Here’s the breakdown for the Week 2 Thursday Night Football matchup of Baltimore Ravens (-1) at Cincinnati Bengals on Sept. 13 at 8:20 p.m. ET on NFL Network.
Good Matchups & Values
- The Bengals allowed a league-leading 12 receptions to tight ends in Week 1 on 16 targets, giving up 124 yards and a touchdown.
- The Bengals allowed 10 receptions to running backs in Week 1, tied for third-most.
- Joe Flacco targeted tight ends and running backs on 18 of his 34 passes (53%) in Week 1.
- Nick Boyle led all Ravens tight ends in routes run (19) and was targeted on 32% of them, according to data from Pro Football Focus.
- Rookie second-round tight end Mark Andrews was targeted on four of 13 routes (31%), and veteran Maxx Williams was targeted on three of 11 (27%).
- Javorius Allen got four carries but six targets in Week 1. Allen has a top-five Projected Plus/Minus with third-stringer Kenneth Dixon out in Week 2.
- John Brown got two targets inside the 10-yard line (one a 7-yard touchdown) and another on a 2-point conversion. No other Raven got more than one.
- Six of the 16 catches by Colts wide receivers in Week 1 came from the slot, according to PFF data. Eighty-four percent of Willie Snead‘s snaps and all four of his catches came from the slot in Week 1.
- Joe Mixon got 17 carries and seven targets on 79% of the snaps in Week 1, while Giovani Bernard got one carry and one target on 21% of the snaps. Mixon has the highest Projected Plus/Minus on the slate (though the Ravens’ defense held Bills running backs to 16-56 rushing and 1-(-1)-0 on five targets).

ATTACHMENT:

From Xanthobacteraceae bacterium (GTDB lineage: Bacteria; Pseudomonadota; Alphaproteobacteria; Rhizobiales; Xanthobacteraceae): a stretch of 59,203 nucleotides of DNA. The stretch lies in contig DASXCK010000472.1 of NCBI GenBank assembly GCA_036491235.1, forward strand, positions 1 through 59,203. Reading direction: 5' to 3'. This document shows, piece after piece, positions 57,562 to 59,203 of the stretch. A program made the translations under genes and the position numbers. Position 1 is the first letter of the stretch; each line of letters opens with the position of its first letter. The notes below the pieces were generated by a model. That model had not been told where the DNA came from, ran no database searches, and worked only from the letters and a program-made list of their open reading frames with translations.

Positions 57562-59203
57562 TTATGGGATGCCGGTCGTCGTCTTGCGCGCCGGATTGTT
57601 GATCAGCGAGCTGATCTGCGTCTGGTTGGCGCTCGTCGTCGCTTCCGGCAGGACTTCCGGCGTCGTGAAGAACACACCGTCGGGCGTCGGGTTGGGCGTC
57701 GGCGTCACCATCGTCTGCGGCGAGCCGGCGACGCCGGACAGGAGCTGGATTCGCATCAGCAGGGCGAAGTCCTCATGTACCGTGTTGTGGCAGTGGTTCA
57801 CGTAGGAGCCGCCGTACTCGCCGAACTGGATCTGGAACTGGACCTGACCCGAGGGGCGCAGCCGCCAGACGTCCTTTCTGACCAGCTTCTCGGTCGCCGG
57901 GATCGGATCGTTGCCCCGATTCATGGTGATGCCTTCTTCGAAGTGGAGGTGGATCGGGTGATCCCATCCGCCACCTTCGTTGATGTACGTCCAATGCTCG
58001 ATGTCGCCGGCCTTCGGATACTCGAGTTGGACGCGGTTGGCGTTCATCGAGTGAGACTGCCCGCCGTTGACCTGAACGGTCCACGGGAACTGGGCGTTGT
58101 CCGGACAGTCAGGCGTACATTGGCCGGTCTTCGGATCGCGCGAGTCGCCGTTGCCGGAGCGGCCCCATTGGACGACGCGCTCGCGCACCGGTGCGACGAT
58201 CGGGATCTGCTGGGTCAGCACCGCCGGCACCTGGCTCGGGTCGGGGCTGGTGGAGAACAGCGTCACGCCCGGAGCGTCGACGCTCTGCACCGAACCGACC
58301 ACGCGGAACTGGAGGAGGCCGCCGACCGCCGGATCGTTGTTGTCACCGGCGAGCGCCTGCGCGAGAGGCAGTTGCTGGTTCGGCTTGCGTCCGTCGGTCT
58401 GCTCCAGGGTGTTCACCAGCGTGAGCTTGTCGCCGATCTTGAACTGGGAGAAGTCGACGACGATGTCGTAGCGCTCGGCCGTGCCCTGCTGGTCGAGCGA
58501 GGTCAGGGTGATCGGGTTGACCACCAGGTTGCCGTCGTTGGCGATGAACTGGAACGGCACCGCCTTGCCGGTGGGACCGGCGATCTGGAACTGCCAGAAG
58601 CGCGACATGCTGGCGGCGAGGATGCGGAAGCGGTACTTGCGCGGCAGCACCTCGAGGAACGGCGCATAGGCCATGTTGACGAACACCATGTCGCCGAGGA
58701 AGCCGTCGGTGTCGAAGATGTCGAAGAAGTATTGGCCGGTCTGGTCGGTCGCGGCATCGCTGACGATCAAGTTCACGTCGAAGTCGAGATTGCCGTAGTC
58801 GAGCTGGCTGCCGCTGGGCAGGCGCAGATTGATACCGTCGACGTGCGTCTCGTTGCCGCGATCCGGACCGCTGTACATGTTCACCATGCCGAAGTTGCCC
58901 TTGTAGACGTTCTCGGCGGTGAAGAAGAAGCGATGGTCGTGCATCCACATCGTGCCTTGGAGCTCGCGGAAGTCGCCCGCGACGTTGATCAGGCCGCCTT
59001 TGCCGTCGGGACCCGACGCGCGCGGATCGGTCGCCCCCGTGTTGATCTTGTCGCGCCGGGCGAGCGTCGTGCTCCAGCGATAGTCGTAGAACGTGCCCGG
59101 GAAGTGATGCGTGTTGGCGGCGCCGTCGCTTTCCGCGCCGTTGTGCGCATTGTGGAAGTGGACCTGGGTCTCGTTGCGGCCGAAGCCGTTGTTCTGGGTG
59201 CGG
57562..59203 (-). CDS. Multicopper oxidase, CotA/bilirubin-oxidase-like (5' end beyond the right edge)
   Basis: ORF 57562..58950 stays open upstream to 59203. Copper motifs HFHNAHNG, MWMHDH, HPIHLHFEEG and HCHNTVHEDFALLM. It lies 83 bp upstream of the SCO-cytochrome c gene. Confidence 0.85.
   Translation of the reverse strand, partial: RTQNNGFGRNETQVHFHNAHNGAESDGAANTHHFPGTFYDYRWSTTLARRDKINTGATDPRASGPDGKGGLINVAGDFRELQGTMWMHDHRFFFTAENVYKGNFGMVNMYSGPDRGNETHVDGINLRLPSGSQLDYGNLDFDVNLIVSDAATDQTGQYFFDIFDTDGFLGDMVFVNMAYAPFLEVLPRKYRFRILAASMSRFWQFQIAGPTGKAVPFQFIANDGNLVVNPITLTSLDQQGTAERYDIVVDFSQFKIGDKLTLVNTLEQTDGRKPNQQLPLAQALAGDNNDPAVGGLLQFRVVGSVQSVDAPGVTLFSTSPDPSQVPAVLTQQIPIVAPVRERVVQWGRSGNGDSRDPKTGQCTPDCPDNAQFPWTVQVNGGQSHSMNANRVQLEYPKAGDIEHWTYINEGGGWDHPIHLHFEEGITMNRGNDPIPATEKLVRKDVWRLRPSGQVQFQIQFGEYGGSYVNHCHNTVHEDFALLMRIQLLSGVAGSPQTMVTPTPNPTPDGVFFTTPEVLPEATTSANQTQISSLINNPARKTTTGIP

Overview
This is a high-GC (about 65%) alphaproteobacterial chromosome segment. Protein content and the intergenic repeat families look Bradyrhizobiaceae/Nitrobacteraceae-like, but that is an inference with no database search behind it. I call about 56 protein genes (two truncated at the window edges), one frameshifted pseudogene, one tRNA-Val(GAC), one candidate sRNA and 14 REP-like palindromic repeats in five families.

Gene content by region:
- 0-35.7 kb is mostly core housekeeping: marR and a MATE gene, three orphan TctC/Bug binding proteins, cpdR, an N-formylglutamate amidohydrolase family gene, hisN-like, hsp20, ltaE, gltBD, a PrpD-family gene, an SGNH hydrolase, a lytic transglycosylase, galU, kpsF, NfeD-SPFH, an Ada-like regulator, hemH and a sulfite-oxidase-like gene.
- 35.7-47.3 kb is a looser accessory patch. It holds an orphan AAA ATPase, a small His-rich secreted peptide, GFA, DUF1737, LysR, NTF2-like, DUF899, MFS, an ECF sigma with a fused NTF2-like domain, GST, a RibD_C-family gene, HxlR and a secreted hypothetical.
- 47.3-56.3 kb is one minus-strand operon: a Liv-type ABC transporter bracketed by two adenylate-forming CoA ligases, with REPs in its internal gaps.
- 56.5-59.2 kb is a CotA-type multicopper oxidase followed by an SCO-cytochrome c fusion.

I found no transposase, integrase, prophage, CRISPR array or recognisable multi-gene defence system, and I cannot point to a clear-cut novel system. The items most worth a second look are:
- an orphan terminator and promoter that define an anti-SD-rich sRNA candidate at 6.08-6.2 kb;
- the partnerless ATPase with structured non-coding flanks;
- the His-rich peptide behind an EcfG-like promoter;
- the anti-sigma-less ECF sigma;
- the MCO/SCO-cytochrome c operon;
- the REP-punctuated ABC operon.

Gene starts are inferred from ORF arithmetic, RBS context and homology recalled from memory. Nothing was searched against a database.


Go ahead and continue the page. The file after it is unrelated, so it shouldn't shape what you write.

- A.J. Green has played in both games against the Ravens in four of his seven NFL seasons, averaging a 7-131-0.75 line in Game 1 compared to a 3-35-0.5 line in Game 2.
- Tyler Boyd costs less than John Ross despite out-snapping Ross (88%-64%) and drawing five targets to Ross’ two (though one of Ross’ went for a 3-yard touchdown). Boyd also went 5-91-1 in Week 17 against the Ravens last season.
- Baltimore’s defense ranked 29th in Football Outsiders’ DVOA metric on passes to tight ends last season and gave up 42 yards on seven targets (6.0 yards per target) to Bills tight ends in Week 1 … which doesn’t sound good until you realize they allowed 56 yards on Buffalo’s 26 attempts to non-tight ends (2.15 yards per target). Tyler Eifert put up a 3-44 line in Week 1 on just 16 routes run, which is both a positive and a negative.
- Kickers Justin Tucker (fourth) and Randy Bullock (sixth) both rank in the top six in Projected Plus/Minus.
- The Ravens D/ST defense averages 9.67 DraftKings points and a +3.0 Plus/Minus on the road against the Bengals since 2015.
- Chris Moore is only $400 on DraftKings, giving him a sliver of value for contrarian studs-and-scrubs lineups. Moore played 24% of the snaps as Baltimore’s No. 4 wide receiver last week.
Tough Matchups & Fade Candidates
- Flacco looks healthier than he’s been in a while after battling knee and back injuries over the past couple of seasons, but he’s averaged a -1.3 DraftKings Plus/Minus and 35% Consistency Rating on the road since 2014 (compared to +1.5 and 53% at home). He averages a -2.5 Plus/Minus and 28% Consistency vs. Cincinnati over that span, including disastrous -8.0 and 0% marks, respectively, in three road games against the Bengals.